The First Omen (2024)

The secret to happiness in life, I believe, is to have low expectations. Don’t buy into the hype about anything. Not about what you’re going to do when you get older. Not about marriage or career choices or how good that sandwich you see on the commercials will be. And definitely not about movies. I’ve been burned on all of these things, and, call me cynical, but I tend to pump the brakes now whenever I start getting excited about anything.

Maybe that’s why I never made it to the theater to see THE FIRST OMEN. Yeah, I thought about it for a minute when I saw the trailer, then again when the reviews started coming in. But we’re coming off the lingering stench of that recent EXORCIST movie, which (though it sounds like a bad idea) actually looked promising in the trailers. So I kinda shrugged and went on with my life until tonight when I realized this new bastardization of an old favorite was on Hulu. Oh, alright, screw it. If it’s bad, I’ll just fall asleep on the couch in a cloud of cannabis smoke.

Well, damn.

Glad I didn’t get too high for this. Because going in with low expectations (and a minor buzz), I was caught off guard by how well done this flick actually was. It serves as a prequel to the classic 1976 film THE OMEN and might be almost as good as that.

It opens with a priest in a confession booth, getting some ominous news from another holy man. The scene ends with a divinely evil driven accident that recalls the opening church spire-through-the messenger business from the first movie. Let’s just say that Charles Dance had another impactful supporting role, but he had to leave early due to a splitting headache. Okay, movie, you’ve got my attention.

Then we move to the arrival of a young woman named Margaret in Rome, emerging up from a staircase like something rising almost casually from the depths of a sunny Italian hell. She’s dressed in the habit of a nun-in-training, so we know she’s our girl. She’s played excellently by Nell Tiger Free (the coolest name next to Mia Goth), who’s been in GAME OF THRONES and the Apple TV series SERVANT. The scene is shot beautifully as she wanders into the bustling streets of Rome, wide-eyed and innocent. The cinematography, here and throughout, was deep and vibrant. I was surprised by how expensive everything looked, how artfully it all was done.

She meets the not-sketchy-at-all Cardinal Lawrence (Bill Nighy), who’s been a kind of father figure to her through years in an orphanage. They make their way to the convent-cum-hospital, where he unceremoniously dumps her off with the not-creepy-at-all Mother Superior (Sonia Braga), who gives her one of those uncomfortable stranger hugs. The skittish look is written all over Margaret’s face. You can tell she wants to run, and she probably should, but there’s no running now.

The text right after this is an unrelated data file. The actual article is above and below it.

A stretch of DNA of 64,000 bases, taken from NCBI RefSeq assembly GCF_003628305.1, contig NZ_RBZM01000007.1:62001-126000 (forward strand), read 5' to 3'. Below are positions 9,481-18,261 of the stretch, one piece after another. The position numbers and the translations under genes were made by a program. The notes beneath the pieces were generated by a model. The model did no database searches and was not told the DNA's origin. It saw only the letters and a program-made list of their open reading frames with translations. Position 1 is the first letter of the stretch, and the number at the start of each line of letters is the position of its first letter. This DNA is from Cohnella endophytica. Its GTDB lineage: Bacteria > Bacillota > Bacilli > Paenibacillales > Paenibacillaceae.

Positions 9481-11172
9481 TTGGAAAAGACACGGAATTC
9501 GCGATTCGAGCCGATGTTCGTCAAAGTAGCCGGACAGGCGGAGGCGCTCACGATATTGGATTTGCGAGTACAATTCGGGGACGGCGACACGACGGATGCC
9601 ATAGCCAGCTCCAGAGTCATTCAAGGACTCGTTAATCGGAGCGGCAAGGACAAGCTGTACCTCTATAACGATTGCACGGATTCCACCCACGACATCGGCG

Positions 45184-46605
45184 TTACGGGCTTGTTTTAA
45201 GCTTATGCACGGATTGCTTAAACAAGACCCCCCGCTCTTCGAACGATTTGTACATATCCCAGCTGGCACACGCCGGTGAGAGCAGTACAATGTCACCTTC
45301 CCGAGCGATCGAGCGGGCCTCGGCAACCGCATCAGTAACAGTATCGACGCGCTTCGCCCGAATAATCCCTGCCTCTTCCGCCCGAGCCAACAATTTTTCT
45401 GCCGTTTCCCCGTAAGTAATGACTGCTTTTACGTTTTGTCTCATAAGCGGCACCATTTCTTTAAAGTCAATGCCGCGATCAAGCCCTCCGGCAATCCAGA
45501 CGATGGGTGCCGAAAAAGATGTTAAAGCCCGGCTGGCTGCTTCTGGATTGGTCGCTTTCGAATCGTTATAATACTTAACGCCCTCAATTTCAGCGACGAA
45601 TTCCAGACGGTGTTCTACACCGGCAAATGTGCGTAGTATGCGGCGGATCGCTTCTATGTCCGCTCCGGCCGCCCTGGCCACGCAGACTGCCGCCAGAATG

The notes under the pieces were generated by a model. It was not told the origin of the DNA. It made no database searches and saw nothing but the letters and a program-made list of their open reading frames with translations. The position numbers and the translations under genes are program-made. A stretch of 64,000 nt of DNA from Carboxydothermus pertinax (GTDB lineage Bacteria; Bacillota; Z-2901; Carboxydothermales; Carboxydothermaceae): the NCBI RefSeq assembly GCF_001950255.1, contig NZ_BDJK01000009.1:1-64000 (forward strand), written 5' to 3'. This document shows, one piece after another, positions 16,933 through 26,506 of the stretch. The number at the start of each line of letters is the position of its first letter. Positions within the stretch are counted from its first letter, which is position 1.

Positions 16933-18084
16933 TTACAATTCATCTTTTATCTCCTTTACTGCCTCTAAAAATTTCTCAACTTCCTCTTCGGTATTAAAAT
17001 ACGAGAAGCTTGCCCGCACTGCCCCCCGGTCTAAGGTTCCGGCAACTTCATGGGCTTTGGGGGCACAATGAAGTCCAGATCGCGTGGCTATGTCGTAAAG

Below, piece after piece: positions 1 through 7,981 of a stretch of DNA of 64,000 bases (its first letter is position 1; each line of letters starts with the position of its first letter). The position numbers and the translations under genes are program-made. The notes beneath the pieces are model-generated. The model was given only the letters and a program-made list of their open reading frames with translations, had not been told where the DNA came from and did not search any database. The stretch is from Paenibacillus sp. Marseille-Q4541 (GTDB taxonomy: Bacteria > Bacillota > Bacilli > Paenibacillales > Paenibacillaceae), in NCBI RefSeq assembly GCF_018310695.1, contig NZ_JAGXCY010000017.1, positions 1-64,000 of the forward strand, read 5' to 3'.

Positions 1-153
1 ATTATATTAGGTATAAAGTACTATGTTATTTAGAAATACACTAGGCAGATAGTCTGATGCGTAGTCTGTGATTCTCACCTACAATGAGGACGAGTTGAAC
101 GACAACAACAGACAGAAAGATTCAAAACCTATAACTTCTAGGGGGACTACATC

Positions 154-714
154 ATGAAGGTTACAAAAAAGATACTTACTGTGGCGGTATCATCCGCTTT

She’s shown around the place, full of seemingly happy little girls and devout cigarette-smoking nuns. She meets the not-crazy-at-all nun Sister Angelica (who’s a dead ringer for the aforementioned Mia Goth) and a probably-not-as-crazy-as-she-seems girl named Carlita, who’s been secluded in the Bad Room.

Yeah, things already seem off. Margaret herself seems off. She used to suffer visions that she’s been convinced are just hallucinations, the product of a fractured mind. As a viewer, we aren’t sure about her at first, and things could obviously go either way as the story unfolds. It’s a religion-based horror movie, of course, so we know it’s not gonna go well.

I can’t say that the plot ended up surprising me much. I called it within the first fifteen minutes. But then, the original OMEN movie wasn’t super twisty either. Things just kind of happen as if they were foretold. But the journey to that somewhat inevitable conclusion is full of several surprising moments.

There are a few scenes in particular that really stand out. There’s one near the beginning where Margaret hangs her frock on the wall, then kneels down in prayer. The entire time she’s on her knees, it looms behind her like a dark figure getting ready to pounce. When the camera pulls back a bit to include the white curtain flowing in the wind beside the dark frock and the empty space of the wall between, it’s damn-near brilliant.

There’s a birthing scene not long after that in which the mothers face twists into a startlingly evil smile just before . . . well, something emerges from between her open legs that should not be emerging. That one’s gonna stay with me a while.

There’s another scene as well, toward the end, where Tiger Free goes all in. Her performance from beginning to end is convincing as hell, ranging from innocence to possible insanity and then to fear and terror. But this particular scene might remind the experienced horror fan of Isabel Adjani in POSSESSION. If you know, you know, and you’ll definitely recognize it when you see it.

THE FIRST OMEN is by no means a perfect film. If you’ve seen the other recent religious horror IMMACULATE, you’ll be convinced that they both started with the same script. But it brings up an intriguing concept about the Catholic Church’s vested interest in folks actually believing in the Devil. I’ve got thoughts bouncing around in my head now that might make their way into my own work. If nothing else, it’s a pretty film to watch, as dark and luscious as temptation, and possessed by great technical aptitude from director Arkasha Stevenson. She’s one to watch, I’m telling you. I’d keep my eye on Nell Tiger Free, too.

Don’t set your sights too high, now or ever. But, if you lower your expectations, this flick will take you on one helluva fun ride.

(Visited 29 times, 1 visits today)